It isn’t a buzzphrase on par with “artificial intelligence” yet, but intent-based security has been gathering steam, as evidenced at this week’s RSA Conference.
Startups such as Illumio, Twistlock, and vArmour have staked their plans on intent-based security, and at least one established player, Fortinet, is steering its portfolio in that direction.
Open source is a wonderful thing. A significant chunk of today’s enterprise IT and personal technology depends on open source software. But even while open source software is widely used in networking, operating systems, and virtualization, enterprise security platforms still tend to be proprietary and vendor-locked. Fortunately, that’s changing.
If you haven’t been looking to open source to help address your security needs, it’s a shame—you’re missing out on a growing number of freely available tools for protecting your networks, hosts, and data. The best part is, many of these tools come from active projects backed by well-known sources you can trust, such as leading security companies and major cloud operators. And many have been tested in the biggest and most challenging environments you can imagine.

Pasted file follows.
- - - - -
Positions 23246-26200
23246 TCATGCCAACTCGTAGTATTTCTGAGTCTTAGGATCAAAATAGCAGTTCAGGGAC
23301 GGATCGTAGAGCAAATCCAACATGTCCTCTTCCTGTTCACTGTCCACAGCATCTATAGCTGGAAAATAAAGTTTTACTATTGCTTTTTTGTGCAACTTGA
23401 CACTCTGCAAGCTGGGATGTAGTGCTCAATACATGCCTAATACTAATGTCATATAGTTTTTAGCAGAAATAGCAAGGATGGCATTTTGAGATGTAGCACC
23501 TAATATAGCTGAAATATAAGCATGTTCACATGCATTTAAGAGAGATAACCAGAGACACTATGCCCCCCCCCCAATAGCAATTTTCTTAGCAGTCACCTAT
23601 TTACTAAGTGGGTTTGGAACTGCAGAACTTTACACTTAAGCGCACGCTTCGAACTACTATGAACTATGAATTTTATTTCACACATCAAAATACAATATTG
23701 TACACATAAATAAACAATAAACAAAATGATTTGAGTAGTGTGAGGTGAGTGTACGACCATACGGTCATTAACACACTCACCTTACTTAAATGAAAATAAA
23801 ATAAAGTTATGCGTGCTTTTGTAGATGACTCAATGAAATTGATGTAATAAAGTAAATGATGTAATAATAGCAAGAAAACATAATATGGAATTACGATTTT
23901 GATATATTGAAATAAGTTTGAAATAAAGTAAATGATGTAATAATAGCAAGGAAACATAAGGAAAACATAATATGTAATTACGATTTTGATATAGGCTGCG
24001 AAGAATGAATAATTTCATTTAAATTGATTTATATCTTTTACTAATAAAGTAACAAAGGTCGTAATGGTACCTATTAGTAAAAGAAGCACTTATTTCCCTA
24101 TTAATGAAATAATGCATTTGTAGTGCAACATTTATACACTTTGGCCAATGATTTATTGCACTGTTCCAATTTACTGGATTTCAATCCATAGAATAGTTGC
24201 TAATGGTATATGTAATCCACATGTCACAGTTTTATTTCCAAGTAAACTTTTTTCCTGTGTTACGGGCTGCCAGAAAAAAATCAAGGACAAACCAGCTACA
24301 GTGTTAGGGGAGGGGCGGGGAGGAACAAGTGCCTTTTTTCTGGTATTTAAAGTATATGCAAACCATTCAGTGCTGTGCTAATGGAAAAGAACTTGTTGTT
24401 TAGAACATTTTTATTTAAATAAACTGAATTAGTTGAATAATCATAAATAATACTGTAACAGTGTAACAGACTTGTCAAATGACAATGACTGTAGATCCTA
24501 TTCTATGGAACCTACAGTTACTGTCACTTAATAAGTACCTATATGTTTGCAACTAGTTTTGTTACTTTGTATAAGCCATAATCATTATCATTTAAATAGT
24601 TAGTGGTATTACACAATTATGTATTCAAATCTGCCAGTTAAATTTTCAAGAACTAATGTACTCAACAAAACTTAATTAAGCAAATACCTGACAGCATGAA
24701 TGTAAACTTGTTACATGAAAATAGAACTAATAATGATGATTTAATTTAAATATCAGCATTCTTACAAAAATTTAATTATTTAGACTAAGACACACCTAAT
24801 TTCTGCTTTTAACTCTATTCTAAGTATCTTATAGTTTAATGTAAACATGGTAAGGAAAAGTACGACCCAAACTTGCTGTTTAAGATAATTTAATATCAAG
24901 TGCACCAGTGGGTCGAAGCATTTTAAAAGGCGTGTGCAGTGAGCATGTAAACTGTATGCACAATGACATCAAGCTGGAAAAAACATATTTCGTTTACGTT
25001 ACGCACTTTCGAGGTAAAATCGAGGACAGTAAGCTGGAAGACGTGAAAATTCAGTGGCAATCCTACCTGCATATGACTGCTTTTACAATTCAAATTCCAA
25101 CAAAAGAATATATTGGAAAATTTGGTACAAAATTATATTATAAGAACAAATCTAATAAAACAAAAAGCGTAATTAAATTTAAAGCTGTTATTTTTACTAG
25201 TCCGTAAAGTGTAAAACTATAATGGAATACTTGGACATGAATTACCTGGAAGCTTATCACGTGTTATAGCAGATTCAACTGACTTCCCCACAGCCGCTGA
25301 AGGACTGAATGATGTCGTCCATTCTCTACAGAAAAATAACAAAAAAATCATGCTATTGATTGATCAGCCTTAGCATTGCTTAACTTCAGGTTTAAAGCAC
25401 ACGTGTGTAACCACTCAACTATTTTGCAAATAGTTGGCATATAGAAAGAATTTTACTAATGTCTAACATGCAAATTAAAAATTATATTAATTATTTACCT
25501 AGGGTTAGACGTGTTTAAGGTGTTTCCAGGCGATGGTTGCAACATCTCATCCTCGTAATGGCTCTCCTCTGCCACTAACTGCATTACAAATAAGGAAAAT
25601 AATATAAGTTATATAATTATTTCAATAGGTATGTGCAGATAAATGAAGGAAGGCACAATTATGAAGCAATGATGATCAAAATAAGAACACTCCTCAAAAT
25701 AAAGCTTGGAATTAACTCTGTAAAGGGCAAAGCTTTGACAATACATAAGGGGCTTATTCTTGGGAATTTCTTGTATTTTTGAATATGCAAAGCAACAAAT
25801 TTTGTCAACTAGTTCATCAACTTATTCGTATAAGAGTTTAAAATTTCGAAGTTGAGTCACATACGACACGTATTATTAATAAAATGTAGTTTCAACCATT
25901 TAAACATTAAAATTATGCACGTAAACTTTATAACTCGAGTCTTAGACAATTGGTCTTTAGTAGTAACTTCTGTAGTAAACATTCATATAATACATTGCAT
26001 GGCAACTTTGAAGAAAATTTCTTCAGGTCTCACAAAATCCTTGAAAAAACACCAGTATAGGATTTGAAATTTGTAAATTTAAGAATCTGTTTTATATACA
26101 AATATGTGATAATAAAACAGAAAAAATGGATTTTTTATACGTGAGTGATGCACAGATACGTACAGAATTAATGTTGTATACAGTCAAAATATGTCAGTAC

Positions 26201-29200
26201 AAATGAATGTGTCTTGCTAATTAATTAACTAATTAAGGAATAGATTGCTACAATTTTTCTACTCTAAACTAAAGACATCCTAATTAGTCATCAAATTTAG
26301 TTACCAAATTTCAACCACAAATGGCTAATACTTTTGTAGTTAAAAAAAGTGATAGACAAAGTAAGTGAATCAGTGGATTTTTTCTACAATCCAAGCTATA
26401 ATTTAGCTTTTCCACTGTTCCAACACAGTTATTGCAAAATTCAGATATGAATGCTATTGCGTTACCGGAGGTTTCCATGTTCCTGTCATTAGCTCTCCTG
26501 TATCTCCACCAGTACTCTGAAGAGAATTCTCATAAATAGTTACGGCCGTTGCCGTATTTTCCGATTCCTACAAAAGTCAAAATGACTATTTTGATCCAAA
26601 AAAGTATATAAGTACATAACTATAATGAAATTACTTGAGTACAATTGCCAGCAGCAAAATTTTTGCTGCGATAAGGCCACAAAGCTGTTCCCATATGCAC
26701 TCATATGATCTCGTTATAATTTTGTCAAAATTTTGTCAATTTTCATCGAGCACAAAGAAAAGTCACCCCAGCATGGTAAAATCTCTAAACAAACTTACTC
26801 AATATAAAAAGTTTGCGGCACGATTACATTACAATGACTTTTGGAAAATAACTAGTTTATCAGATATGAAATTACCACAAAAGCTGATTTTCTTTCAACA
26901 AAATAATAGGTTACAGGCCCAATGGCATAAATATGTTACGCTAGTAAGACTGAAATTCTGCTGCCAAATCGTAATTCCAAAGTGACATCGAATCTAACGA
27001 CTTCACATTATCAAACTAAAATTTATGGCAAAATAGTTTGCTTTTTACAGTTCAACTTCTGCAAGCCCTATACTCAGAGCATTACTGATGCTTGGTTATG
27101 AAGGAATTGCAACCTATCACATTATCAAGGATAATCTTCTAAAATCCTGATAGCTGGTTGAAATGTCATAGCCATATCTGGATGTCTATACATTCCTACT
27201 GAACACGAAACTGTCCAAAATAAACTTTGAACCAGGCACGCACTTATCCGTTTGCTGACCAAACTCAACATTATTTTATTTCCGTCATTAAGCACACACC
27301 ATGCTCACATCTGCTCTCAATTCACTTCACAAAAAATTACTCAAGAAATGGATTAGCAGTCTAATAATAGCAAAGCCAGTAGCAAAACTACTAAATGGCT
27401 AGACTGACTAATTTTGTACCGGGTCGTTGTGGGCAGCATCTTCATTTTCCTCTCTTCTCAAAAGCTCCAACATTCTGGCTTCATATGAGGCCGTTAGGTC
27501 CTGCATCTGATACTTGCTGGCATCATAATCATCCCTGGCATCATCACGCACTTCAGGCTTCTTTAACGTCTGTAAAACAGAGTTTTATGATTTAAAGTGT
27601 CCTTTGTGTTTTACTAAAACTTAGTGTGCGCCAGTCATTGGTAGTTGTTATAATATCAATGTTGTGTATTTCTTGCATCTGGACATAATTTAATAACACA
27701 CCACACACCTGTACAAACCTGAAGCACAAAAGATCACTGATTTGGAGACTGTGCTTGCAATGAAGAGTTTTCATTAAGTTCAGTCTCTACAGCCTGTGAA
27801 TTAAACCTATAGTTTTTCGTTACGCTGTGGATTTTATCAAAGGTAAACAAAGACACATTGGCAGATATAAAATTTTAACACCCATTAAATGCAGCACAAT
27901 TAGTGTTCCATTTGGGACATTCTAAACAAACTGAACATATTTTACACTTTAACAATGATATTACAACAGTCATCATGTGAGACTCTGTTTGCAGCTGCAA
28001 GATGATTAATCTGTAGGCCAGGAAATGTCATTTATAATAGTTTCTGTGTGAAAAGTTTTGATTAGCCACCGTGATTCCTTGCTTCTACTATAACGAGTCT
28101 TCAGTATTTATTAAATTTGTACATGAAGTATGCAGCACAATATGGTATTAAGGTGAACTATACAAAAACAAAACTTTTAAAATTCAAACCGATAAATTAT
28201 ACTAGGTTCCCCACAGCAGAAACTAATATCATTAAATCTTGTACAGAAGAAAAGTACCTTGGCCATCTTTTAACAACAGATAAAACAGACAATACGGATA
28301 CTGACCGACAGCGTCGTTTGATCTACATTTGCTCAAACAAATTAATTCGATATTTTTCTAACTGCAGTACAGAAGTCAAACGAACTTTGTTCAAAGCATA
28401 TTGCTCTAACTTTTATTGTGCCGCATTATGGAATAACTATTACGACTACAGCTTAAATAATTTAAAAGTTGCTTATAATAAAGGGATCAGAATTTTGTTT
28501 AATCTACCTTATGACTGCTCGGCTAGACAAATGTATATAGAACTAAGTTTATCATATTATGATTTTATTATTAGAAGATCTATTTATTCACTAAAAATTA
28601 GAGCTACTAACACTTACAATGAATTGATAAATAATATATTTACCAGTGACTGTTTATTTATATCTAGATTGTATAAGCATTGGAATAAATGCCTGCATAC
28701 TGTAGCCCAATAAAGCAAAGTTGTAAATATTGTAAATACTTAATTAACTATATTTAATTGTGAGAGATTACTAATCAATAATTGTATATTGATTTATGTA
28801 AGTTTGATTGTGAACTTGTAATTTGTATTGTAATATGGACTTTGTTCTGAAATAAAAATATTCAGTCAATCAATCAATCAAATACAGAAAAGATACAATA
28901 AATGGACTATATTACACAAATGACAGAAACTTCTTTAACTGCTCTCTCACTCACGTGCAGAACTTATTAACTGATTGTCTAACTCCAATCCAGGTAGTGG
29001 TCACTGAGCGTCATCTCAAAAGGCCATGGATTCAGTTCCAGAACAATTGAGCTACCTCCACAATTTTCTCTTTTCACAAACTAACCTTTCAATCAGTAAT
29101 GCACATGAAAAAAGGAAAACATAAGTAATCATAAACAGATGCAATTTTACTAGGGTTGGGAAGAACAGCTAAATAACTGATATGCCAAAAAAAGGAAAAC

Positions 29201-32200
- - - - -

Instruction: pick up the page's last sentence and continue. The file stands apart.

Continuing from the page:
Wall Street is a competition, a Darwinian battle for the almighty dollar. Gordon Gekko said that greed is good, that it captures “the essence of the evolutionary spirit.” A hedge fund hunts for an edge and then maniacally guards it, locking down its trading data and barring its traders from joining the company next door. The big bucks lie in finding market inefficiencies no one else can, succeeding at the expense of others. But Richard Craib wants to change that. He wants to transform Wall Street from a cutthroat competition into a harmonious collaboration.
In order to successfully compete in the age of the customer and continue to deliver world-class operational capabilities, senior IT decision makers from Singapore plan to focus on three IT and business priorities in the next 12 months.
These include reducing cost and improving operational efficiency (78%); improving their organization’s ability to innovate (46%); and improving customer experience (46%).
These three priorities have been reflected in respondents’ strategic IT initiatives in the next 12 months to transform both internal and customer facing technologies.
Three-fourths (76%) identified integration of back-end systems-of-record with customer-facing mobile and web systems-of-engagement as a high or critical priority.
More than half (56%) identified modernization of key legacy applications as a high or critical priority.